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re: wind and drift

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Well put as always Harold. And specifically on the subject of masonry and PEMB I believe ACI 530 has some guidelines or reccs on drift for CMU, I don't have it handy to check. But when you are the "EOR" on a PEMB project, designing the foundations, slab, and CMU cladding, pay careful attention during the preliminary design phase to let the owner/architect/GC all know that you have specific drift limits for the frames because of your CMU cladding, which may in turn effect overall cost of the PEMB significantly. The PEMB "sales guy" may sell a very cheap, basic PEMB package with metal siding that as Harold said can tolerate some high drift limits. Your CMU most likely cannot. If you have partial height CMU that will be supported by one of the PEMB wind girts, make sure you put connection details and a deflection limit for that member clearly on your drawings and insist the PEMB see these drawings prior to their design.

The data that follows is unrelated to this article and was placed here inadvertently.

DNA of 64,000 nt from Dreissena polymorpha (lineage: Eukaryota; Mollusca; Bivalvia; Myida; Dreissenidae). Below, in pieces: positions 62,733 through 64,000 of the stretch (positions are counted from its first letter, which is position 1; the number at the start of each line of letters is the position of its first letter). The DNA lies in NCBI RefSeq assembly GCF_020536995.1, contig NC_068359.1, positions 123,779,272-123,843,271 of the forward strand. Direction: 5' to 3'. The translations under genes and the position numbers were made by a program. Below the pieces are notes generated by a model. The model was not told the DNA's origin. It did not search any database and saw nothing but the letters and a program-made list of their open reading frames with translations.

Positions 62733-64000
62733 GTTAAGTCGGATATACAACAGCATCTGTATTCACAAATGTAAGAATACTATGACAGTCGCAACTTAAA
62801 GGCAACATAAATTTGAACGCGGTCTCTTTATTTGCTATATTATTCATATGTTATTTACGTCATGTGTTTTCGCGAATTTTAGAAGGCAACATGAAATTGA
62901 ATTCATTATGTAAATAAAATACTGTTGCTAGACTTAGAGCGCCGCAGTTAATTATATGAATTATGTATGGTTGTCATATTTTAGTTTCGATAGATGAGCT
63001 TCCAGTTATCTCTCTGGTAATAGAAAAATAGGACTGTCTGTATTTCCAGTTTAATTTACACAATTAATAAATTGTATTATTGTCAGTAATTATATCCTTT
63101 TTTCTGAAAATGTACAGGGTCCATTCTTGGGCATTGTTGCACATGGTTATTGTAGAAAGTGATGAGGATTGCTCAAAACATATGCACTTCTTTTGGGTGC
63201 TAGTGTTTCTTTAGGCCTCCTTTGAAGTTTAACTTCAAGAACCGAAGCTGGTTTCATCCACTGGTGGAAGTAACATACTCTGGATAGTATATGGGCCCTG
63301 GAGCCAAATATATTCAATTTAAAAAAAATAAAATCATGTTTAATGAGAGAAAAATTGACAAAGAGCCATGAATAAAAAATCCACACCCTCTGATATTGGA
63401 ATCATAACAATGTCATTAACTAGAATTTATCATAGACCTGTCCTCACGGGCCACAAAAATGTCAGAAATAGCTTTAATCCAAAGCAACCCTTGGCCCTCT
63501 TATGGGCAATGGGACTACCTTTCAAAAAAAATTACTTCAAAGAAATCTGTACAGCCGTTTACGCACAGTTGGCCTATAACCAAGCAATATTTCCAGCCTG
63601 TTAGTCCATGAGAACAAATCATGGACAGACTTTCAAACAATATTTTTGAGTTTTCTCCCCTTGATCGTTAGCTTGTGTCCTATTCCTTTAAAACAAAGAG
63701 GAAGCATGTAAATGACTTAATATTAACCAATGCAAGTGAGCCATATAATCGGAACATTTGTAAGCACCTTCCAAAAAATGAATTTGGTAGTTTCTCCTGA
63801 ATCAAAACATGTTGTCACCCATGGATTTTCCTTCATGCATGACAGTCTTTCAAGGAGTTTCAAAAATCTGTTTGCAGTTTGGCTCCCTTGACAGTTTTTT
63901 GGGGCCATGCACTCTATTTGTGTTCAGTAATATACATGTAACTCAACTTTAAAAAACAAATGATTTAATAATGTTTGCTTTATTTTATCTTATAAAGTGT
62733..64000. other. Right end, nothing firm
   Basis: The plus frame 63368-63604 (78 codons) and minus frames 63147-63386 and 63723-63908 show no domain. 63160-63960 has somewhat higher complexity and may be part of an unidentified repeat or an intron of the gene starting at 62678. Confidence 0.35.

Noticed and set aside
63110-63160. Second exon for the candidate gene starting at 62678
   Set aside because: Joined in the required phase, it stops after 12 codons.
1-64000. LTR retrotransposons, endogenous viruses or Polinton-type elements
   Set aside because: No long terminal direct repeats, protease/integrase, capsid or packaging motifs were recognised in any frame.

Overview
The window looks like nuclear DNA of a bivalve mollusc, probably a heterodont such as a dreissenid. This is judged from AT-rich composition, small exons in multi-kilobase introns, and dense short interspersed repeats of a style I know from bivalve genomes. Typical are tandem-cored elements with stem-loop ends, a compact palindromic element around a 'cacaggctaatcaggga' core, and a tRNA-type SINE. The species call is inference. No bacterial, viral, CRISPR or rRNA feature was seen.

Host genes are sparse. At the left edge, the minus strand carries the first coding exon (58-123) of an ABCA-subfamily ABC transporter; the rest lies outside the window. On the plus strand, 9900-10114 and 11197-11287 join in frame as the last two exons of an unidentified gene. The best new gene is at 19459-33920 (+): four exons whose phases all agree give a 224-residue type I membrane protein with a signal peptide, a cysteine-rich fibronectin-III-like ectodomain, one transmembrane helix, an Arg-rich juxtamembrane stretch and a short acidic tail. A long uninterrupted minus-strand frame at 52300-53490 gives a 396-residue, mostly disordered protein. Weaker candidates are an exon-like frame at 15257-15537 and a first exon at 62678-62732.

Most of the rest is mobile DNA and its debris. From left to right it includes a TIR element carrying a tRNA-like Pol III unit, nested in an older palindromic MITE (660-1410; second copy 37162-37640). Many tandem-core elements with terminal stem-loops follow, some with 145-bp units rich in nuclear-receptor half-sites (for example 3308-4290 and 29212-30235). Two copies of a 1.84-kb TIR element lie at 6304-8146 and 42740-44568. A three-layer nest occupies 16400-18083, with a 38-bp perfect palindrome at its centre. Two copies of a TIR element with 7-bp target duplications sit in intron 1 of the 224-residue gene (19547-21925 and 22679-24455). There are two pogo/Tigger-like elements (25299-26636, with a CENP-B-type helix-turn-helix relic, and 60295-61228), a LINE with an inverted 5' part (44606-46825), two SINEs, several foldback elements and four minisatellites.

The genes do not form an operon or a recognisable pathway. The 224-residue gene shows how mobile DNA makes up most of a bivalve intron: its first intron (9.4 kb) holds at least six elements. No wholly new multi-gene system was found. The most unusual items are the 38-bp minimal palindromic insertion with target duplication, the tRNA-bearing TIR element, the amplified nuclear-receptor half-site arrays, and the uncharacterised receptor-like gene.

HTH and wasn't too of the subject,
Andrew Kester, PE

Harold wrote:
A single story pre engineered metal building with metal siding can accommod= 
ate a lot of lateral drift.  Some pre engineered metal buildings are routin= 
ely designed for h/20.  If it is clad in masonry=2C the limits will be sign= 
ificantly less (in the range of h/200 to h/400)unless you detail the claddi= 
ng to accommodate the lateral drift. =20 

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